This dress was made many years ago, before embroidery machines, before grandchildren and before I had any idea that grandparenthood would be such a busy time. Again and again I am grateful for all my class samples, like this dress, which seem to have been lying in wait to be worn or played with by a grandchild.
When Mildred Turner and I were doing our Sewing for Dolls schools around the country, we designed unique, personalized wardrobes for porcelain dolls, made by my mother and included in the class kits. Each school had a different doll–the same body but different face and hair, like American Girl or Cabbage Patch dolls, so all the clothes and patterns were interchangeable.
Each doll was like a participant in the Witness Protection Program. She was given an identity and fictional life, even an adoption certificate, then outfitted to fit the character she became.
In Maggie Valley, North Carolina, there was Millie Lavonia (little Mildred Lavonia Medford Turner), a child who loved to sew. Daisy Renee was another little mountain girl who wore her Meadow Dress to romp through the countryside. And there were others.
In Atlanta, the doll was named Melanie. This Southern Belle claimed to be the great granddaughter of Goody-Two-Shoes Melanie from Gone with the Wind. And, of course, she had a debutante ball gown and a plantation play dress.
It was so much fun hearing the details and particulars of the doll’s life generated by the adoptive, sewing “mothers.” As I recall, it was reported that one Melanie had run off with a wild biker gang, breaking her family’s hearts. But like the Prodigal Son, she returned home to her Mama. her Daddy, and her Christian, Southern Belle roots. With no tattoos! So she will still get Grandmother’s pearls after all.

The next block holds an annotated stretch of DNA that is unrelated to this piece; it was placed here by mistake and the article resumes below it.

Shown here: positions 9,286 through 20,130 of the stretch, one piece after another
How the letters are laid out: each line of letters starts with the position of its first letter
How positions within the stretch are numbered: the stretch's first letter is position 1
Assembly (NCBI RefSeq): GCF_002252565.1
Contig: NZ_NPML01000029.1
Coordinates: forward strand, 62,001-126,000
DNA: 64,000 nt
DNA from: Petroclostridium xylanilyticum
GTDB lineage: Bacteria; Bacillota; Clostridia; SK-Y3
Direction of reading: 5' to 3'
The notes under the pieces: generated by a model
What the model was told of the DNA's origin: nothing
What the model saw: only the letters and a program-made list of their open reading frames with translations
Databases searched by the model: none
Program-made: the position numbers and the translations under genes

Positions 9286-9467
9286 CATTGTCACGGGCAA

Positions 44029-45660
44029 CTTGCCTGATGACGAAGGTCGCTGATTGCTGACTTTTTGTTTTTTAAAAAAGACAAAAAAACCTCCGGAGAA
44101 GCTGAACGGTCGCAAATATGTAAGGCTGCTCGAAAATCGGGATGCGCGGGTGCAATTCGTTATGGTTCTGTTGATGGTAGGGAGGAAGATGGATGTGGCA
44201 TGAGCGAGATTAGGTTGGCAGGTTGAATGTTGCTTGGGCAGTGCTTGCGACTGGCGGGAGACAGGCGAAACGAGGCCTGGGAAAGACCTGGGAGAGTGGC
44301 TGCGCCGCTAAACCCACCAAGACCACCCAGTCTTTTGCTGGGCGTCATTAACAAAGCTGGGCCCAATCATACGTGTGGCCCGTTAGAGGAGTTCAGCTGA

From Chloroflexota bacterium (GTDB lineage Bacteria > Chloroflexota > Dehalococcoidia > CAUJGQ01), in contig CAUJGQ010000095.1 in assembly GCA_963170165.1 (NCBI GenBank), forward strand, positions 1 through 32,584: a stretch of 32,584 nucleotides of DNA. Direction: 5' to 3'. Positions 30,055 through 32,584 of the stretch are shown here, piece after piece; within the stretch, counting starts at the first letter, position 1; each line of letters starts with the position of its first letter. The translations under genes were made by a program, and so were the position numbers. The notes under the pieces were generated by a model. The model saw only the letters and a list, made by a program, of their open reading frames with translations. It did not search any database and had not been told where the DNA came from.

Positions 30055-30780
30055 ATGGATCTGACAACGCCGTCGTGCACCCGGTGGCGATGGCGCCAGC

Each day during lunch, I read selected passages from The Southern Belle Primer and we all had a good laugh as we learned, or were reminded, of the finer points of proper Belle-dom.
I especially remember the admonition that there is absolutely NO PROPER way to serve deviled eggs but on a deviled egg plate and that every proper Belle must own AT LEAST one. Indeed.
A week after the school was over, Mildred and I were walking the streets of downtown Waynesville and saw a pretty glass egg plate in a general store window. So we bought up the store’s entire inventory and sent one to each student. Later, at home, I shopped around and found two for my daughter Rebecca’s hope chest—one for everyday and one for company. Since then, I often include a deviled egg plate with a bridal shower gift.
I can’t recall in which school this smocked dress was featured. Each wardrobe had at least one bishop, for a dress and/or nightgown. Then there were the “unmentionables” (underwear) and usually a party dress. Fortunately, all the bishop style dresses we made for the standard 20″ doll school doll body also fit the American Girl dolls. So when my granddaughter Laurel got her first AG doll two years ago, she walked right into an extensive, ready-made wardrobe of smocked and heirloom garments. I’d love to have told her that I made these things just for her, but it just isn’t true.
Cotton batiste, lace tape and Swiss edging are the components of the dress. It is smocked and embellished with pinstitched shrimp colored lace tape but it is the embroidery which I think is the most interesting detail. Created with only a machine feather stitch and a modified bar tack, it is a far cry from what today’s embroidery machines can do. And yet it is effective.
Drafting the bishop pattern for a doll is a fairly easy proecess. If there is any interest, I will do a tutorial in a future post. Meanwhile, there are many. many commercial patterns available for dolls of every size. Why not make a little girl happy and use up some of your scraps? Making doll clothes is such fun.
Please share any doll dressing pictures or tips you might have. We’d all love to read about them.